A little more than a year ago, the Office of Communications of the United Church of Christ (UCC), led by former FCC commissioner Gloria Tristani, challenged the license renewal applications of two Washington, D.C., area television stations on the grounds that they had failed to provide sufficient educational and informational children's programming under the FCC's rules.
In September 2004, the UCC filed petitions to deny two more Cleveland-area television stations. The UCC petitions allege that both WUAB-TV and WQHS-TV failed to comply with the Children's Television Act (and associated FCC rules) because the programs were not educational or informational. This claim was based in large part on the opinions of UCC members and staff who watched episodes of the programming in question and evaluated them based on the UCC's criteria.
Although the Children's Television Act and the associated FCC rules direct broadcasters to serve the educational and informational needs of children, the FCC has left the actual programming choices up to the discretion of individual licensees. From the programs that the FCC has previously cited as educational (e.g., “Saved by the Bell”), licensees generally appear to have broad discretion in selecting programming that is educational or informational fare.
The UCC is, in effect, asking the FCC to substitute its judgment for that of the licensees of WUAB and WQHS. The approach urged by the UCC would place the FCC in the role of evaluating programming content and, more ominously, regulating on the basis of that evaluation. This raises the question of how the FCC, under the First Amendment, could determine how good a program must be to pass muster under the children's programming rules.
The FCC has not acted on the UCC's first two license renewal challenges, and it is unlikely that we will see action on the new petitions any time soon. It also is uncertain when the FCC will resolve the many challenges to its new children's programming rules.
Regardless of how these matters are resolved, stations are cautioned to review their children's programming. Television stations are required to air at least three hours of programming that qualifies as core children's programming per week. To qualify as core, a program must:
- have as a significant purpose serving the educational and informational needs of children ages 16 and under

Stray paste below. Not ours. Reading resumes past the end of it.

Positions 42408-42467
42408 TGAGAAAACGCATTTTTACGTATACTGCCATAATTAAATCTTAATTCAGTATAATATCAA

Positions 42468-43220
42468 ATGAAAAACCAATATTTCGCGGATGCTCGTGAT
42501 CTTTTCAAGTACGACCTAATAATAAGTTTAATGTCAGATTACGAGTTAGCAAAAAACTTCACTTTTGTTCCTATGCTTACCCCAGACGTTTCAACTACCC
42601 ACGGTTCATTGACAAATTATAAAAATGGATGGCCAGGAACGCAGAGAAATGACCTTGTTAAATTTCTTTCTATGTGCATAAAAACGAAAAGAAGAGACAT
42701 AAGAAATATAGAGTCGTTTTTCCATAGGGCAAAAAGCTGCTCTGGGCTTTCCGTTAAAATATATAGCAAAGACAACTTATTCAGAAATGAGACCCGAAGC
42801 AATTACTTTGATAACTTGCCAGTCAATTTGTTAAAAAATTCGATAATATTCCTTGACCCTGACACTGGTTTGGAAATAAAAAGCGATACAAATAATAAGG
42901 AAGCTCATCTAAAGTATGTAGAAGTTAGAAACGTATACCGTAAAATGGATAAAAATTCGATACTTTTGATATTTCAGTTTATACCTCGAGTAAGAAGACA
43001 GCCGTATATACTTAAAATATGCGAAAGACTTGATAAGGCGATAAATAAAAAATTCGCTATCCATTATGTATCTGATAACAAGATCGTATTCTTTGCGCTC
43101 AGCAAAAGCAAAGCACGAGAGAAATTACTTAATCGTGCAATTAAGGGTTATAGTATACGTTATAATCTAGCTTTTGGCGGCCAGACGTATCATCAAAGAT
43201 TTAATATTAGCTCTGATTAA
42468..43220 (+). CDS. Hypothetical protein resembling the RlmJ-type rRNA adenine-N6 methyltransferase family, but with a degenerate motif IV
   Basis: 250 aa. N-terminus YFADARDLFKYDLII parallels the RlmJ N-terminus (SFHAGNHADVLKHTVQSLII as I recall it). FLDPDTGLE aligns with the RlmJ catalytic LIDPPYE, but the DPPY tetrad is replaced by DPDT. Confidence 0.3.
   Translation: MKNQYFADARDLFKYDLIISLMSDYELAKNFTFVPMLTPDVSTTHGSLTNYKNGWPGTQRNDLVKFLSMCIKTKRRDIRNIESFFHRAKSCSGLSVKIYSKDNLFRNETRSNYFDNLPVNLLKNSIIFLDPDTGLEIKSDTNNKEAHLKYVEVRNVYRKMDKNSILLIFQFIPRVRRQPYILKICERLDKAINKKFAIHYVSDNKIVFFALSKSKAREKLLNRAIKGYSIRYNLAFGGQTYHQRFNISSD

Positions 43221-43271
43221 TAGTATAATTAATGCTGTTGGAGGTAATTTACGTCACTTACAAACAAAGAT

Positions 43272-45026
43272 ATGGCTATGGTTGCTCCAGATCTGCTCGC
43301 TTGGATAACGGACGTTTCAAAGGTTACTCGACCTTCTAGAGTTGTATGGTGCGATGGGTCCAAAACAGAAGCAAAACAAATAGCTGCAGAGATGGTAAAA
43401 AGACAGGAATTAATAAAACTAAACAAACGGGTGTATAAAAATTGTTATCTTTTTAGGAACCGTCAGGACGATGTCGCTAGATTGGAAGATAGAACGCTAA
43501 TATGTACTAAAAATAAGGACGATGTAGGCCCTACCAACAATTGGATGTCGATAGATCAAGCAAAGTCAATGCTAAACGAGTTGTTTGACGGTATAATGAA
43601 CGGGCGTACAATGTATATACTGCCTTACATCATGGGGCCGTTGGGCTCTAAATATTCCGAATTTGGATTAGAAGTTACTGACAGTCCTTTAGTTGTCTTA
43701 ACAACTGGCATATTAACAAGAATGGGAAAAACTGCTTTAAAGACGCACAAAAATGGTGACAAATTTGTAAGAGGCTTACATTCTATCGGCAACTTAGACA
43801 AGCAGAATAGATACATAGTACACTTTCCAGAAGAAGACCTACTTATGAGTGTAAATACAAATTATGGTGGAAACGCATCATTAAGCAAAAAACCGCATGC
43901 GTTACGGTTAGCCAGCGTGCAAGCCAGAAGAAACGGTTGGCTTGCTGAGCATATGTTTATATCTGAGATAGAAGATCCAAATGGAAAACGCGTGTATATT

- be aired between the hours of 7:00 a.m. and 10:00 p.m.
- be regularly scheduled on a weekly basis
- be at least 30 minutes in length
- have an educational and informational objective and the target child audience as specified by the licensee in writing in its Children's Television Programming Report (FCC Form 398)
- be identified on-air and in program guides as educational or informational.
In addition, beginning Sept. 19, 2006, TV stations are required to identify a core children's program with the symbol “E/I” on screen throughout the program's entire broadcast. Licensees facing upcoming license renewal applications will need to ensure that the required Children's Programming Reports have been properly prepared and filed in a timely manner with the FCC.
Harry C. Martin is the immediate-past president of the Federal Communications Bar Association and a member of Fletcher, Heald and Hildreth PLC.
Dec. 1 is the deadline for TV stations in Colorado, Minnesota, Montana, North Dakota and South Dakota to file their 2005 license renewal applications, biennial ownership reports and EEO program reports. TV translator stations, LPTVs and Class A TV stations in these states must file renewal applications on Dec. 1. Class A TV stations also must file EEO program reports.
Dec. 1 is the start date for pre-filing renewal announcements for television stations in Kansas, Nebraska and Oklahoma, in anticipation of renewal application filing on Feb. 1, 2006.
Dec. 1 is the deadline for the filing of biennial ownership reports by television stations in Connecticut, Maine, Massachusetts, New Hampshire, Rhode Island and Vermont.
Dec. 1 is the deadline for all DTV licensees to file a report on FCC Form 317, identifying the ancillary or supplementary DTV services they have offered during the previous year. Where fees were charged for such services, licensees must remit 5 percent of their gross fees to the FCC in connection with filing Form 317.
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